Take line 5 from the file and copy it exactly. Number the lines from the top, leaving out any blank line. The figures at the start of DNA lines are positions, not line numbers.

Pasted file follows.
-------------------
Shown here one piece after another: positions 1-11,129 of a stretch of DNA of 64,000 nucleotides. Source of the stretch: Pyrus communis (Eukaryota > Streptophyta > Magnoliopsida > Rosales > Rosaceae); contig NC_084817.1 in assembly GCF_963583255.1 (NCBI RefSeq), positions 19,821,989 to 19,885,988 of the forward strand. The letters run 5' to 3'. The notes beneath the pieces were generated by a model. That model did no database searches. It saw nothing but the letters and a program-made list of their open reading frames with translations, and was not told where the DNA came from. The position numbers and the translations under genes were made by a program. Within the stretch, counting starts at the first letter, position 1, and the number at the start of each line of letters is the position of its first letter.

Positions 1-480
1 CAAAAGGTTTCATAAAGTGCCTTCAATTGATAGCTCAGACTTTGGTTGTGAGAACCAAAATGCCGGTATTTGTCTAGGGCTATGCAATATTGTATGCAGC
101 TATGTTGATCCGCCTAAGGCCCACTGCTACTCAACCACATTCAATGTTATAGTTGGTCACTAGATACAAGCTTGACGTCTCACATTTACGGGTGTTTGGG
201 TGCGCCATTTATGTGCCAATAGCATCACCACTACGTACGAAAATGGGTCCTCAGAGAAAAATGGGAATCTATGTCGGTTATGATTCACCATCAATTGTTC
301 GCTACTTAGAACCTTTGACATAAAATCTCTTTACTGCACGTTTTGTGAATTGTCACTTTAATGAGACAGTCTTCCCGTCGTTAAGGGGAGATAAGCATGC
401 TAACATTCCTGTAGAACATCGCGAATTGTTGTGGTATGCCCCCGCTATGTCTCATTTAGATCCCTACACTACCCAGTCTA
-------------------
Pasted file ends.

201 TGCGCCATTTATGTGCCAATAGCATCACCACTACGTACGAAAATGGGTCCTCAGAGAAAAATGGGAATCTATGTCGGTTATGATTCACCATCAATTGTTC